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Sedimentological and paleoceanographic characterization of the source rock intervals in the West-African Atlantic margin
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Andrea Fabbrizzi, Università degli Studi di Perugia, 2015-16
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Academic area
Mathematical and Physical Sciences
Several basins generated during the opening of the South Atlantic Ocean were prone to the deposition and preservation of source rock intervals, during the late Cretaceous epoch.
Through the integration of sedimentological data, biostratigraphy, petrophysics and geochemistry, has been characterized the fine-grained sedimentary sequences rich in organic matter, deposited on a West African basin during the upper Cretaceous. Thanks to the experience acquired during the stage at Eni Exploration & Production S.p.a in San Donato Milanese, the multidisciplinary approach used is aimed to built the sedimentological and paleoceanographic scenario of organic-rich horizons deposited during Cenomanian-Turonian, middle Turonian, Coniacian-Santonian and middle Campanian. The correlation of eight well logs allows to describe the late Cretaceous depositional architecture and to study the geochemical characteristics through TOC and Rock-Eval Pyrolysis data, from proximal to pelagic realm. Whereas the source rock maturity follows the normal trend, decreasing upward toward the shallower intervals, the TOC and HI variability are controlled by local depositional features. The kerogen type of the organic-rich facies studied, ranges between type II and III kerogen, oil-gas-prone with some type I samples, purely oil-prone kerogen from the pelagic Coniacian-Santonian interval.
Geochemical inversion techniques show (through generic and maturity molecular biomarkers) that the origin of oils found within Campanian and Cenomanian reservoirs are linked to the Cenomanian-Turonian source rock interval, which is the only mature across the sedimentary sequence analyzed.
The work focuses on a complete source rock evaluation of the Coniacian-Santonian sedimentary event (OAE 3), passing through the identification of the three independent factors which are recognized as main control variables of organic matter accumulation: Dilution, Production and Preservation. Petrophysical logs, thin sections from cuttings, cores and sedimentation rates show that the dilution phase is composed by six parasequences bounded by seven flooding surface (4th order cycle). The Coniacian-Santonian interval is controlled by one 3rd order flooding surface which divides the sedimentary succession in LST phase characterized by lobes turbidites transported from the proximal upper slope environment and HST phase composed by muddy hyperpycnal and hypopycnal flows (the latter are able to reach pelagic realms). The 4th and 5th order cycles and the short-term climatic fluctuations control the deposition of black shales and organic-lean clay respectively during humid/arid phases. Optical kerogen analysis, TOC and Rock-Eval data show that the continental fraction of organic matter is massed mainly in the proximal areas whereas amorphous organic matter, widely present through the studied interval, becomes particularly dominant towards the distal areas. TOC and HI values are influenced by the distance from the paleo-shoreline (which controls the dilution degree and the productivity) and by the climate able to trigger eutrophication pulses during humid period and algal proliferation until pelagic environments. The preservation factor has been studied through the Pristane/Phytane molecular ratio which describes the widespread and prolonged anoxia, in particular during humid climate.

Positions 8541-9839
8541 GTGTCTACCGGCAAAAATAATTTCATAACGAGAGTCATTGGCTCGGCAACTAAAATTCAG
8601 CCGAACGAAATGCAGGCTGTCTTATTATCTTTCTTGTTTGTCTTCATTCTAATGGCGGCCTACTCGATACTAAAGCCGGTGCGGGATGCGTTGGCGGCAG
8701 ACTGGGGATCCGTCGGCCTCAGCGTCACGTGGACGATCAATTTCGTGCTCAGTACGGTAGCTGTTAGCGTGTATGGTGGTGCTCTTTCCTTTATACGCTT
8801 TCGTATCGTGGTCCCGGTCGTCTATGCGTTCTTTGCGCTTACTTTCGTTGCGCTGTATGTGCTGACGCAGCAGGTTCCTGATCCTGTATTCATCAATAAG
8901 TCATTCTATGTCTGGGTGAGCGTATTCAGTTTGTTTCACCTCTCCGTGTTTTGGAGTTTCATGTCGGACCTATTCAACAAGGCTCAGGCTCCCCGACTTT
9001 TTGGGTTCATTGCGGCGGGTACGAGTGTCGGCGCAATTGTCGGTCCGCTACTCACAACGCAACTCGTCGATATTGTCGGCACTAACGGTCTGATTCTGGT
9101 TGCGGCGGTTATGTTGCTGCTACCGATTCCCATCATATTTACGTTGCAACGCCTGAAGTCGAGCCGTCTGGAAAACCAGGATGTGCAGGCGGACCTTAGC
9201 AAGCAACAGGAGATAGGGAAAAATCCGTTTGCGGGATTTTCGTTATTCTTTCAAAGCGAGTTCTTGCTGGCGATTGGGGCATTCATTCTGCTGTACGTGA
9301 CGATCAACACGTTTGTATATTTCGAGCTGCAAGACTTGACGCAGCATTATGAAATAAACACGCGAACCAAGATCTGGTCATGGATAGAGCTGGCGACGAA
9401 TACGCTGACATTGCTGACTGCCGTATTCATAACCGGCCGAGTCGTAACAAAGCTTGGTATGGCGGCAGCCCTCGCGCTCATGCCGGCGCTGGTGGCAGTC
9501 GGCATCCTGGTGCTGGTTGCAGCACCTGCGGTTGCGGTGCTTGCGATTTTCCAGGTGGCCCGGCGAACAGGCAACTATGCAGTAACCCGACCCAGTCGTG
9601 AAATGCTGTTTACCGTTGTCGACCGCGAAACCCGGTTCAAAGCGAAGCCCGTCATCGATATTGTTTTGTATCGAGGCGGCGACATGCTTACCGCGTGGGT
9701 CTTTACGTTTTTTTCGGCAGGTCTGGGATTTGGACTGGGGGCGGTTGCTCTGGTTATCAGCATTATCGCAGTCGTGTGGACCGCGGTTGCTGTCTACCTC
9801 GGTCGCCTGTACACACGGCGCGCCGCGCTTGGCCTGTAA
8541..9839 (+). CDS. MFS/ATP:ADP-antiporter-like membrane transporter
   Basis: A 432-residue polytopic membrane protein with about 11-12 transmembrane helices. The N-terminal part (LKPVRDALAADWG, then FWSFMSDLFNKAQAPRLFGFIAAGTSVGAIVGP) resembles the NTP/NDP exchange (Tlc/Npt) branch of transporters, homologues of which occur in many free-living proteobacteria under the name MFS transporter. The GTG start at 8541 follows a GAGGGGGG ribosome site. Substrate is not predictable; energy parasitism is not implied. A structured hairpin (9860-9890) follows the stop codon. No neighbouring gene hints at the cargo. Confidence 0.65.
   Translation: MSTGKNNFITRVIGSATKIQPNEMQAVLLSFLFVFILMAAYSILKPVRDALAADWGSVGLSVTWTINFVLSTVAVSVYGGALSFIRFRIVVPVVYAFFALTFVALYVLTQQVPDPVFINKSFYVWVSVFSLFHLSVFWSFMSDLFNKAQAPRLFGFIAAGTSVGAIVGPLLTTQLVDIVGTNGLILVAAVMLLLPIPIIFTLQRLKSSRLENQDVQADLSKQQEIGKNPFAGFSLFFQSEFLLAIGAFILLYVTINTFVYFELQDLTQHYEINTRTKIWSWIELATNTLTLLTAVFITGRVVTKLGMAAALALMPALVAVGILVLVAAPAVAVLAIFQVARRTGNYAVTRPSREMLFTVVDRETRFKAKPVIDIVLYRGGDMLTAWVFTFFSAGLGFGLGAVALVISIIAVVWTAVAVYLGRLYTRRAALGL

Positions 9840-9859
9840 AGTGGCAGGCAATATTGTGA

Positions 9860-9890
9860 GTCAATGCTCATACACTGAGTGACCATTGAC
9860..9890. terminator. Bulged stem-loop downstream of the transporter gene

Source Potential Index (SPI) shows fair to good source rock characteristics at the hemipelagic basin and pelagic environment.